With apologies for the long summary, permit me please to close on this prayerful note. Feel free to comment and widely circulate. May be the time is near for all Lankan expatriates to call through the auspices of the United Nations for a halt to dirty politics in Lanka and therefore unite for the founding of a ‘World Association of Lankan Expatriates’. Who knows ! May be for a start, some concerned reader may draft a Public Appeal (or Petition), obtain Email consent, and submit it to the Secretary-General of the United Nations. Who knows ?

The writer is a freelance media reporter in Rome, Italy

1 Comment

Filed under accountability, charitable outreach, chauvinism, communal relations, cultural transmission, disparagement, economic processes, governance, heritage, historical interpretation, island economy, jihad, landscape wondrous, life stories, Muslims in Lanka, patriotism, politIcal discourse, power politics, self-reflexivity, sri lankan society, terrorism, tourism, vengeance, world events & processes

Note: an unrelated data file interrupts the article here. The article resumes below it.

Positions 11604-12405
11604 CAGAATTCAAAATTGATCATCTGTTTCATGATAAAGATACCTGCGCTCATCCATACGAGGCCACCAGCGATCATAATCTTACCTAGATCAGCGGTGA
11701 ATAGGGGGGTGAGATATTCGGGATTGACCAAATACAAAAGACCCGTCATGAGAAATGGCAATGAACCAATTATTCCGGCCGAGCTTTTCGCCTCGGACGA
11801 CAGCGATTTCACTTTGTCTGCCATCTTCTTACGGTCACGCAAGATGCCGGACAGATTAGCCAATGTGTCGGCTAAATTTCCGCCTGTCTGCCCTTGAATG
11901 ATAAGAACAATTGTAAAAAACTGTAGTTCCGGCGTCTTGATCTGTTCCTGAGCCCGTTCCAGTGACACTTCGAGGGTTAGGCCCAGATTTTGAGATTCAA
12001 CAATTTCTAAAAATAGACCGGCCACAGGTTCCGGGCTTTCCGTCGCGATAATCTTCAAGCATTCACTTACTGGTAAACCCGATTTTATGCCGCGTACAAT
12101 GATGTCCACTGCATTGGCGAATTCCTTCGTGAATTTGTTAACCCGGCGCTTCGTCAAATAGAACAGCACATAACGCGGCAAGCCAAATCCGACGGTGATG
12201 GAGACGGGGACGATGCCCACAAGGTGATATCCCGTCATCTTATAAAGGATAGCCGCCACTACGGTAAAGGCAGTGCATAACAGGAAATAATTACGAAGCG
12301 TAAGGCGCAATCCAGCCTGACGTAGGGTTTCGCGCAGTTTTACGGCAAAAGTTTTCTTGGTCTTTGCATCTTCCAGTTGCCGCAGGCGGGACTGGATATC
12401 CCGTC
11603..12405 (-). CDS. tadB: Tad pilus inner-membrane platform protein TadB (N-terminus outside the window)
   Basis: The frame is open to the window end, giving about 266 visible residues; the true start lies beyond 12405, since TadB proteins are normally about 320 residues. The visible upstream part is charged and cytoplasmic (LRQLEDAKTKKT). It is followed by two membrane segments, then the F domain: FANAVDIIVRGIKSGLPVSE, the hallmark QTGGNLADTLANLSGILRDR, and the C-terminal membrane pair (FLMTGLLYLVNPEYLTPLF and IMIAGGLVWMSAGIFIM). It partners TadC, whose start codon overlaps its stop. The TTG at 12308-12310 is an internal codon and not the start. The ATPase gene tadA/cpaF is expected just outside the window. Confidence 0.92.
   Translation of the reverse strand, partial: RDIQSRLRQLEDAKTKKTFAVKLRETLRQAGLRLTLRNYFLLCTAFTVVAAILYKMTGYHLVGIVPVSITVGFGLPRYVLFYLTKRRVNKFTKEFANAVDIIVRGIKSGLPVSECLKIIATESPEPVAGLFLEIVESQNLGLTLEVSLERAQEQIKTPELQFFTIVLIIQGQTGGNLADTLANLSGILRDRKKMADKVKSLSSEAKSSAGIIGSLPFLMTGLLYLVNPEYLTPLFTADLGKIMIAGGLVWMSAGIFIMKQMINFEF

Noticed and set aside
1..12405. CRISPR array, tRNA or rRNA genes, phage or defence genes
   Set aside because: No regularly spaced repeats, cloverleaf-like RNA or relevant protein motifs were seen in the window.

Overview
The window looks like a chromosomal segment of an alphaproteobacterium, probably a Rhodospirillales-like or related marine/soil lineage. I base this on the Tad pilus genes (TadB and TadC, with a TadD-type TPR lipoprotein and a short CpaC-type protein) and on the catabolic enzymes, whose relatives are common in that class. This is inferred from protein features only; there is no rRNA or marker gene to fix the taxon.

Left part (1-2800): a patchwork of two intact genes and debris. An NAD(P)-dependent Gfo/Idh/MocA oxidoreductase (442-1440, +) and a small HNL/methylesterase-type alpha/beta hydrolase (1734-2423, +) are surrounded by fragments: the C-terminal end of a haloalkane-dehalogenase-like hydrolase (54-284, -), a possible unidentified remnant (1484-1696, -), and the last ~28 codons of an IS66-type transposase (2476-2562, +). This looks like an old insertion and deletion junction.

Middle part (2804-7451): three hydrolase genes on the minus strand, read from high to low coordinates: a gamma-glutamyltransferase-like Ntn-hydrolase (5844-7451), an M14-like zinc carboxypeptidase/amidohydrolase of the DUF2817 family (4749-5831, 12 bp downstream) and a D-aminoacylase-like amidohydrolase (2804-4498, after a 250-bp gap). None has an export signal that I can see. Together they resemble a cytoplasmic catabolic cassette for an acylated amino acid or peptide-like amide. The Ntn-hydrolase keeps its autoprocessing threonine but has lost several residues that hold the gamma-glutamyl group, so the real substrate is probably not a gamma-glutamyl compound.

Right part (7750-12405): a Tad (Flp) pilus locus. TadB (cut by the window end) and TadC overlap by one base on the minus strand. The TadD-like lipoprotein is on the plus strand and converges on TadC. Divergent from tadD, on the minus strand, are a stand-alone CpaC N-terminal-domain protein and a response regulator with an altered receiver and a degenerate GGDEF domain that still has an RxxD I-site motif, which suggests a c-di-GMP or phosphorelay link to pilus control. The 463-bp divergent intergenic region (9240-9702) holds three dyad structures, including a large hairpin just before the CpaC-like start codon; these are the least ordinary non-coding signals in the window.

One response to “A Despairing Appraisal of Sri Lanka from a Patriot Expat from Rome

  1. In six months Sri lanka will have reached the seventy second year of its independence from Britain after Ceylon took its first slippery step on the downhill slide to the abyss.
    There was a time in Ceylon when people from different ethnic groups and religions coexisted, but that was shattered when politicians sought to elevate one group and one religion above all the rest.
    Expelling and exiling the Burghers, defeating the Tamils in the civil war and engaging with radicalized Islamists has not lead to better conditions.
    As an ex-pat and exile myself, I am unsympathetic to Sri lanka’s self-inflicted woes. Chauvinism and jingoism lead to ruin, and hubris is always punished.
    Kuveni’s curse, resulting from that first act of political treachery, will most likely prevail to eternity.